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Abbreviations: CIGMA, continuous infusion of glucose with model assessment; FSIVGTT, frequently sampled intravenous glucose tolerance test; HOMA, homeostatic model assessment; IV, intravenous; OGTT, oral glucose tolerance test; QUICKI, quantitative insulin sensitivity check index.

(the reciprocal of IR). During this test a fixed amount of insulin is infused. A variable rate of glucose infusion is used to keep blood glucose level constant to avoid any effect of counterregulatory hormones on insulin sensitivity. The greater the sensitivity to insulin, the greater is the amount of glucose needed to maintain euglycemia. The amount of infused glucose once a steady state is reached is the main determinant of the test (M value [mg- min—1 • kg body weight1]). Because of its precision in quantitating insulin sensitivity under physiologic conditions of insulinemia and glycemia, and because it can be combined with other methods (eg, tracer glucose infusion, indirect calorimetry), the euglycemic hyperinsulinemic clamp remains the preferred technique to evaluate the contribution of impaired insulin sensitivity to overall glucose homeostasis. Unfortunately, the invasive and complex nature of the test limits its use in epidemiologic studies or clinical practice.

Minimal models: frequently sampled intravenous glucose tolerance test and minimal modeling

Minimal models work by using individual patient data from intravenous glucose tolerance tests, and establishing the profile of both insulin and glucose. Because insulin causes glucose to fall and glucose causes insulin to rise, the feedback loop can be mathematically analyzed to estimate the (-cell function and IR [32].

The frequently sampled intravenous glucose tolerance test is less laborintensive than the euglycemic hyperinsulinemic clamp: there is no need for the continuous adjustment of glucose infusion rates, so bedside glucose readings are not necessary. It is also, however, a time-consuming and expensive test.

Homeostatic model assessment

The homeostatic model assessment (HOMA) of (-cell function and IR is a method for assessing (-cell function and IR from basal glucose and insulin or C peptide concentrations. It is based on mathematical modeling of the interaction of (-cell function and IR in steady state.

HOMA1, the original model from Matthews and coworkers [33], contained a simple mathematical approximation of the original nonlinear solution to the iterative equations. These equations are simplified to as follows. For IR: HOMA1-IR = (FPI x FPG)/22.5. For (-cell function: HOMA1-%B = (20 x FPI)/ (FPG — 3.5), where FPI is fasting plasma insulin concentration in milliunit per liter and FPG is fasting plasma glucose in millimole per liter.

The group that published these equations later developed a corrected nonlinear computer model (HOMA2) [34]. The computer model can be used to determine insulin sensitivity (%S) and (-cell function (%B) from paired fasting plasma glucose and insulin or C peptide concentrations across a range of 1 to 2200 pmol/L for insulin and 1 to 25 mmol/L for glucose. Because the model was calculated in a steady state situation it should not be used when glucose levels are in the hypoglycemic range or other non-steady-state situations. Also, the model is based on the relationship of IR and (-cell function, so that both estimations should be reported.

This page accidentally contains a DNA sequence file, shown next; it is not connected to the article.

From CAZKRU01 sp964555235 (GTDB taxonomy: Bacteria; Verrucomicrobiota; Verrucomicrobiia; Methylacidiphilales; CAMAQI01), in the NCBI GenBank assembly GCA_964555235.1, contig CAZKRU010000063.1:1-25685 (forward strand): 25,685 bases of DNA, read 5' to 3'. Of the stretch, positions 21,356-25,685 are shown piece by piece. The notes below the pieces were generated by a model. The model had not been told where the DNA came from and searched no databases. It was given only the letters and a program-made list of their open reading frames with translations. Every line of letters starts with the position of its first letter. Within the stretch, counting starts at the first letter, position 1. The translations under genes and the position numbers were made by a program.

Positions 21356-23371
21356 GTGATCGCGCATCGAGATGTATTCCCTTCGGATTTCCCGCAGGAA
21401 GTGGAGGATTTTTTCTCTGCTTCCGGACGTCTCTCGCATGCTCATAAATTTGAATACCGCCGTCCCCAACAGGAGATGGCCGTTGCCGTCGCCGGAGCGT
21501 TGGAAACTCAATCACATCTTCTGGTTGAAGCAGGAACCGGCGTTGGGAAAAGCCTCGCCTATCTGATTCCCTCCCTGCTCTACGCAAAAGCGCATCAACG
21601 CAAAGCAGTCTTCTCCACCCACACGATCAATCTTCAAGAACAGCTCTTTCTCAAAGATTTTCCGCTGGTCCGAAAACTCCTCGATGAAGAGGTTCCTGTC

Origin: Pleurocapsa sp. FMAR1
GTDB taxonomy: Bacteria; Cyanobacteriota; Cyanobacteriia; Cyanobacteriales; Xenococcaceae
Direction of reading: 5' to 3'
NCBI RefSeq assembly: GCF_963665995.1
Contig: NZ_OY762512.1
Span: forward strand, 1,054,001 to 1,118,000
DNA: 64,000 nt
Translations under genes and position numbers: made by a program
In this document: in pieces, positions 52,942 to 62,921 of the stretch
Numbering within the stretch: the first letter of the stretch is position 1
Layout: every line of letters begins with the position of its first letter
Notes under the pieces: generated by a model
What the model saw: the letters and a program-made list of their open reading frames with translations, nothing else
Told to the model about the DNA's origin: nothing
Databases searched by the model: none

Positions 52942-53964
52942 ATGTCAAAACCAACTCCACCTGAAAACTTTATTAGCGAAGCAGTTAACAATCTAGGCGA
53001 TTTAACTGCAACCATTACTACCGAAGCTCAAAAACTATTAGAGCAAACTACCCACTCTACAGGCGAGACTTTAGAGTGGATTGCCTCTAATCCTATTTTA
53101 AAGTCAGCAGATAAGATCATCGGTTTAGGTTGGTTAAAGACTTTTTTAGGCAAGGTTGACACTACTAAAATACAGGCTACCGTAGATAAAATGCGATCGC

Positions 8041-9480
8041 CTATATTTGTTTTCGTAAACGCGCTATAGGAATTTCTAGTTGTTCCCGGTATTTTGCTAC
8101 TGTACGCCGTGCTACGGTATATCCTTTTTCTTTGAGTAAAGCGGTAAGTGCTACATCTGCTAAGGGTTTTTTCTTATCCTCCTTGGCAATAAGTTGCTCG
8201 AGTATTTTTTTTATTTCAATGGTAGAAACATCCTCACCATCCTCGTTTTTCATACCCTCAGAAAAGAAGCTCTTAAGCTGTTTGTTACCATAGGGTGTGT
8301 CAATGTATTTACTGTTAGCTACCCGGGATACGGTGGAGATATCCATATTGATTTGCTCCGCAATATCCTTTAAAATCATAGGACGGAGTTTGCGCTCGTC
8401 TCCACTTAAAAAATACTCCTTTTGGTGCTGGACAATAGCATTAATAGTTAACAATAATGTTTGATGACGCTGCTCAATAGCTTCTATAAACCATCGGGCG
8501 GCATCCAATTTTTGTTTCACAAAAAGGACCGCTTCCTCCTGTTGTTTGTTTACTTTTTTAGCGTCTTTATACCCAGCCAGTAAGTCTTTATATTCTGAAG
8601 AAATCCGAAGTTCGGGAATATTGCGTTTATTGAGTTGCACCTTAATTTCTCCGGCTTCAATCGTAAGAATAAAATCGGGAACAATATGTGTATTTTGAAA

It is recommended to use this model when HOMA is compared with other models (HOMA2 model is available from www.OCDEM.ox.ac.uk). The group who designed the model has recently published a review on its use [35].

Quantitative insulin sensitivity check index

The quantitative insulin sensitivity check index [36] is similar to the simple equation form of the HOMA model in all comparative respects, except that QUICKI uses a log transform of the insulin x glucose product. It has the same disadvantage and limitations as the use of HOMA: QUICKI = 1/log(FPI) + log(FPG) = 1/([log(FPI x FPG]), where FPG (milligrams per deciliter) is the fasting glucose concentration and FPI (microunit per milliliter) is the fasting insulin concentration.

In the revised QUICKI, to improve the performance of this estimation Perseghin and coworkers [37] included fasting free fatty acids in the calculation. Incorporation of the fasting FFA concentration (FFA, measured in millimole per liter) into QUICKI leads to a revised QUICKI, which is calculated a follows: revised QUICKI = 1/log(FPI) + log(FPG) + log (FFA). The revised equation showed an improvement in its association with insulin sensitivity in healthy, nonobese individuals. This modified index has not been validated in children.

Continuous infusion of glucose with model assessment

Continuous infusion of glucose with model assessment is a steady-state mathematical model, which assesses the glucose and insulin responses to a low-dose glucose infusion. It has not been widely benchmarked, however, and used by only a few groups [38].

Indexes of insulin sensitivity from the oral glucose tolerance test

Although the oral glucose tolerance test is not designed to asses IR, indices of IR have been developed [39-44]. Two of these indices have been validated in children [28].

Clearly, most of these tools are used for research purposes. The HOMA and QUICKI, however, could be quantified from a single fasting glucose and insulin determination and may find application in clinical practice.

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